Payout to Amtrak victims will be limited. Here's why.

Amtrak's liability is capped at $200 million
Amtrak's liability is capped at $200 million

No matter how deadly this week's Amtrak crash proves to be, the railroad's legal exposure is capped at $200 million.

At least 200 people were injured and eight have been killed.

But the hard limit on what Amtrak can pay out after an accident means that the more victims there are, the less money each individual victim will get.

Victims could end up with about half of what they would get if there wasn't a cap, according to Marc Wietzke, a Long Island attorney who specializes in representing victims of train crashes.

"It's very much like bankruptcy. Everyone comes in with a valid claim, but there's only so much money to go around," said Wietzke.

The $200 million-per-crash cap on liability was put in place to limit the cost to taxpayers. Amtrak is subsidized by the federal government, which covers its losses. Its most recent annual request to Congress was for $2 billion.

Related: CNN's complete coverage

Most railroads in the nation have similar liability caps. Lawmakers have proposed raising the limit to $500 million, but those efforts never got anywhere.

After two trains crashed into each other near Los Angeles in 2008 and killed 17 people, the judge overseeing victim lawsuits estimated that the accident caused losses of $320 million to $350 million, if not greater.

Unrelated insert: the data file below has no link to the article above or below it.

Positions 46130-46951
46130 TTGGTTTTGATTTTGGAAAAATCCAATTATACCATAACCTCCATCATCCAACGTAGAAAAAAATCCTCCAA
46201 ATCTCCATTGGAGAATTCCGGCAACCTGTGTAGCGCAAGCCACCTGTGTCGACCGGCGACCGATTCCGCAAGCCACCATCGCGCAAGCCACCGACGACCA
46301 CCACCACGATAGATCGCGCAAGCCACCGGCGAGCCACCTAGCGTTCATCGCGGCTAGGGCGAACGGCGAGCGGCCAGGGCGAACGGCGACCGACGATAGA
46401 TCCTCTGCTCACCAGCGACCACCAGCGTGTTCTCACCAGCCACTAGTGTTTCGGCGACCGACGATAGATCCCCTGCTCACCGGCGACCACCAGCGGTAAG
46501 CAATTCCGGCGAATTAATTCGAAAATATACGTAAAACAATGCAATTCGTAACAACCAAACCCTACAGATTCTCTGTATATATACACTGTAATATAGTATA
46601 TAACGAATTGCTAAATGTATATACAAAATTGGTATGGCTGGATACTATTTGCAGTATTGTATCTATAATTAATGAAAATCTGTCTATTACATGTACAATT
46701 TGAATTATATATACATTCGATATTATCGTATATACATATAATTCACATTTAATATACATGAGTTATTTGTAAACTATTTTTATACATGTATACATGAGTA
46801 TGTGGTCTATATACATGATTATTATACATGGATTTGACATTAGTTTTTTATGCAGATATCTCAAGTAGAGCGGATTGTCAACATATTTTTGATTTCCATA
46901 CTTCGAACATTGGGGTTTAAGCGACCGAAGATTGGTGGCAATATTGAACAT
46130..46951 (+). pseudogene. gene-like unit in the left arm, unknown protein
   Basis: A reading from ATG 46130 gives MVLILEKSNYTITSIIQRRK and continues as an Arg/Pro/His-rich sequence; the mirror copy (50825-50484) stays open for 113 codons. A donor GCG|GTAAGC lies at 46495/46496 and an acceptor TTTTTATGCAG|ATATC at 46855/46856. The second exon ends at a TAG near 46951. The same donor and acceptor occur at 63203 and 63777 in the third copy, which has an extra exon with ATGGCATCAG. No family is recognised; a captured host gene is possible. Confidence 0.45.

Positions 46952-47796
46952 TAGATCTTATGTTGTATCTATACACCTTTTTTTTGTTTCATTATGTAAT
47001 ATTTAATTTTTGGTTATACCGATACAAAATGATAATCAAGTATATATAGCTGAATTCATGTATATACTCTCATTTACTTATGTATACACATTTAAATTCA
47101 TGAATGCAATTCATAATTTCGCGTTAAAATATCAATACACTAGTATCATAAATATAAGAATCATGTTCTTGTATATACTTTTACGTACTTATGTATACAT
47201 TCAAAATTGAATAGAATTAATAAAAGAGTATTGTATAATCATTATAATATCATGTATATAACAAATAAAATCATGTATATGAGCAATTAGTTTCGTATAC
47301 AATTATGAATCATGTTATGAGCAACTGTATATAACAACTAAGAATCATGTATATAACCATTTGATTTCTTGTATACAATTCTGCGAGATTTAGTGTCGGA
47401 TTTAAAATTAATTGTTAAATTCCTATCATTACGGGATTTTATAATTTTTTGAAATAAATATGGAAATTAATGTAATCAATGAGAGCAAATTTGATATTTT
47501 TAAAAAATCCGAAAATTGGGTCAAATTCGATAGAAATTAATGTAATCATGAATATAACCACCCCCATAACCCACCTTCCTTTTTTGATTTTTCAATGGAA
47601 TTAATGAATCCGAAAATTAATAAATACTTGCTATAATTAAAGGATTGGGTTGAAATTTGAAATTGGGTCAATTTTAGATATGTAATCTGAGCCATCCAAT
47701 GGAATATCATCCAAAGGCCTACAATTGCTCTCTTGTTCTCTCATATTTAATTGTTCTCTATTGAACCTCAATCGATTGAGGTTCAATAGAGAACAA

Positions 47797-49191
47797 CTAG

But the victims only got about half of that because of the liability cap.

Some of the Philadelphia victims' families will be able to prove large losses, given their potential future earnings and the fact that they had young families, said Wietzke.

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For instance, Rachel Jacobs was the 39-year old CEO of a Philadelphia technology company and the mother of a two-year old boy, Jim Gaines was a video software specialist for the Associated Press and father of two children, and Abid Gilani, a senior vice president of Wells Fargo (WFC).

"These are expensive cases," said Wietzke.

And the claims of victims who survive the crash can be more costly than if they were killed, since someone with an amputated limb or serious brain injury might need significant medical care for the rest of their lives.

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Courts can also award payments for ongoing pain and suffering. That's why Wietzke thinks that total claims will almost certainly top $200 million. As a result, victims and their families will get less than they would otherwise.

Amtrak could not immediately say whether it has insurance to cover these costs. But the railroad did set up a wholly-owned subsidary to provide it with liability insurance coverage, according to its most recent annual report. That means that Amtrak will probably have to cover accident-related costs itself.

-- CNN's Laurie Frankel, Logan Whiteside and Mike Tarson contributed to this report

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